Abstract: This paper quantifies the aggregate effects of financing constraints. We start from a standard dynamic investment model with collateral constraints. In contrast to the existing quantitative literature, our estimation does not target the mean leverage ratio to identify the scope of financing frictions. Instead, we use a reduced-form coefficient from the recent corporate finance literature that connects exogenous debt capacity shocks to corporate investment. Relative to a frictionless benchmark, collateral constraints induce losses of 7.1% for output and 1.4% for total factor productivity (TFP) (misallocation). We show these estimated losses tend to be more robust to misspecification than estimates obtained by targeting leverage.
    Date: 2022–08
  7. By: Svatopluk Kapounek (Mendel University in Brno, Faculty of Business and Economics, Czech Republic); Evzen Kocenda (Institute of Economic Studies, Faculty of Social Sciences, Charles University, Prague, Czech Republic); Ludek Kouba (Mendel University in Brno, Faculty of Business and Economics, Czech Republic)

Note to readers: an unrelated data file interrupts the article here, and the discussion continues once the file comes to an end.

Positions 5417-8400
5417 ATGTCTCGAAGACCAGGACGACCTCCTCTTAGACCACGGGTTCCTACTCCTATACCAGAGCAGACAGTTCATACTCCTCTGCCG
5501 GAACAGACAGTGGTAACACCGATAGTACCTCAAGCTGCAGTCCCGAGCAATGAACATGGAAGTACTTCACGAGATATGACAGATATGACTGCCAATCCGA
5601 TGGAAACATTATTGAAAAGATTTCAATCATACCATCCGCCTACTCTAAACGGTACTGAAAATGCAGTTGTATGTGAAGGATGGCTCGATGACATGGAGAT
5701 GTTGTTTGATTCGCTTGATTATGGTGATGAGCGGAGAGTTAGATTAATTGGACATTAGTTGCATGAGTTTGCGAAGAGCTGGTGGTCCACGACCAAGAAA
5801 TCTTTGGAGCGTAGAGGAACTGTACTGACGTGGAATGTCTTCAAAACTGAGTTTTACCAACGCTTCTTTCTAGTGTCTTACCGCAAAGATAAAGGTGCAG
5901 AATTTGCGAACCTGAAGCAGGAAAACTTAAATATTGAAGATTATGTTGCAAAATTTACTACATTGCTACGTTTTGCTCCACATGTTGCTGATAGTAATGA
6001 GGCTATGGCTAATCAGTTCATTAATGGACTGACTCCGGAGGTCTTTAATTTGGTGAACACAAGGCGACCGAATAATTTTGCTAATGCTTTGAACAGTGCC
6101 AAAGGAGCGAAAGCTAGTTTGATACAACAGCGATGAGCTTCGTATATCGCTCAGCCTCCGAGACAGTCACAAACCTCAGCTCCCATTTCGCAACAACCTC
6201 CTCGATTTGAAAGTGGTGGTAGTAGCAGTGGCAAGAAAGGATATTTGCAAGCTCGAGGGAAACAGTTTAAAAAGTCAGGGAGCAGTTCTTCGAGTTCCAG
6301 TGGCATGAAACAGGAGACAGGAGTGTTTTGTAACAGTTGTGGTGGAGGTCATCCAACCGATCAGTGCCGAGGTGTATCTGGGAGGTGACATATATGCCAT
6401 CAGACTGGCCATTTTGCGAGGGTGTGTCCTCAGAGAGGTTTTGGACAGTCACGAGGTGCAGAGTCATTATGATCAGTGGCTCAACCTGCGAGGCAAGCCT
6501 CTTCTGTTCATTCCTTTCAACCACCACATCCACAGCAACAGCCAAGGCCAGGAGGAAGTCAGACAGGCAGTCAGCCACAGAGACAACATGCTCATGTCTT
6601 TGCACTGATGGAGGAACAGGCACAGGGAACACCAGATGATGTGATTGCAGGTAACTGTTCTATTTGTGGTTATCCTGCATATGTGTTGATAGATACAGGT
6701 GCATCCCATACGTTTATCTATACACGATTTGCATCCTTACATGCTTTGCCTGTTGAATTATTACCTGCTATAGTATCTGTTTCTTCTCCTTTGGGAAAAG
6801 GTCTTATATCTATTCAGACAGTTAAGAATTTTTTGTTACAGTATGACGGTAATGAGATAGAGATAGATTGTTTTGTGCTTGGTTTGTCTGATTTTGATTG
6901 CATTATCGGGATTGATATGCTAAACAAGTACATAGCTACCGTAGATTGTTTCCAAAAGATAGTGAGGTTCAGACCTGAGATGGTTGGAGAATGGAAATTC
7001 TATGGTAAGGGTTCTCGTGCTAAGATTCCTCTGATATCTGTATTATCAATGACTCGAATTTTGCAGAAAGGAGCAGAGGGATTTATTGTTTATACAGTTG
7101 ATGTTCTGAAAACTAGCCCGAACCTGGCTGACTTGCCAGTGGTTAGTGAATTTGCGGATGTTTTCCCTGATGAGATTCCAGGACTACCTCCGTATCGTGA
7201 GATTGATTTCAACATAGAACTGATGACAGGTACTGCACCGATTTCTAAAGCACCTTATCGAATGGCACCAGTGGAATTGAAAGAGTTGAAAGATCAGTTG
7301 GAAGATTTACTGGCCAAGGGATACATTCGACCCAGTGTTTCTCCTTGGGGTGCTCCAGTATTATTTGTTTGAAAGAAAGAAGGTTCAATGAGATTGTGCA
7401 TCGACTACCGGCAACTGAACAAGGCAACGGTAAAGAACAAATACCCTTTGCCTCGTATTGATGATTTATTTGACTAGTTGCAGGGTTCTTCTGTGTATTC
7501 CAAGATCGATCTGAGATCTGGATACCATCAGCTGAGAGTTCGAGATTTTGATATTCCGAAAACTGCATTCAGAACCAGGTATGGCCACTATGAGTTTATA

Abstract: We investigate the financial impact of social trust, institutional quality, and regulations. As a testing ground we employ a unique, large, and hand-crafted dataset of more than 850 000 lending-based crowdfunding projects from 155 platforms across 55 countries during 2005-2018. We show that the impact of social trust is positive but economically less pronounced than that of institutional trust proxied by legal and property rights protection and regulation. Moreover, the financial impact of social trust is greater at the national level, while impact of institutional quality dominates at the international level. Nevertheless, the financial impact of trust and institutional quality around the world is positive, which is an encouraging implication under increasing anonymity and internationalization of financial environment.
    Keywords: social capital, social trust, institutional trust, uncertainty, crowdfunding, financial markets
    JEL: A13 D23 G41 K11
    Date: 2022–12
  8. By: Haavio, Markus; Ripatti, Antti; Takalo, Tuomas
    Abstract: We study public funding of banks and non-financial firms in a time of crisis. We find that bank capitalization is more effective in stabilizing the economy than direct funding to firms, but it also creates larger distortions. We show that the optimal, social-welfare-maximizing, structure of a public funding program depends on its size. Small funding programs should target banks while large programs should be directed at non-financial firms.
    Keywords: economic crises,optimal public funding,financial frictions,macro-financial linkages
    JEL: E44 G21 G28 G38 H12 H81
    Date: 2022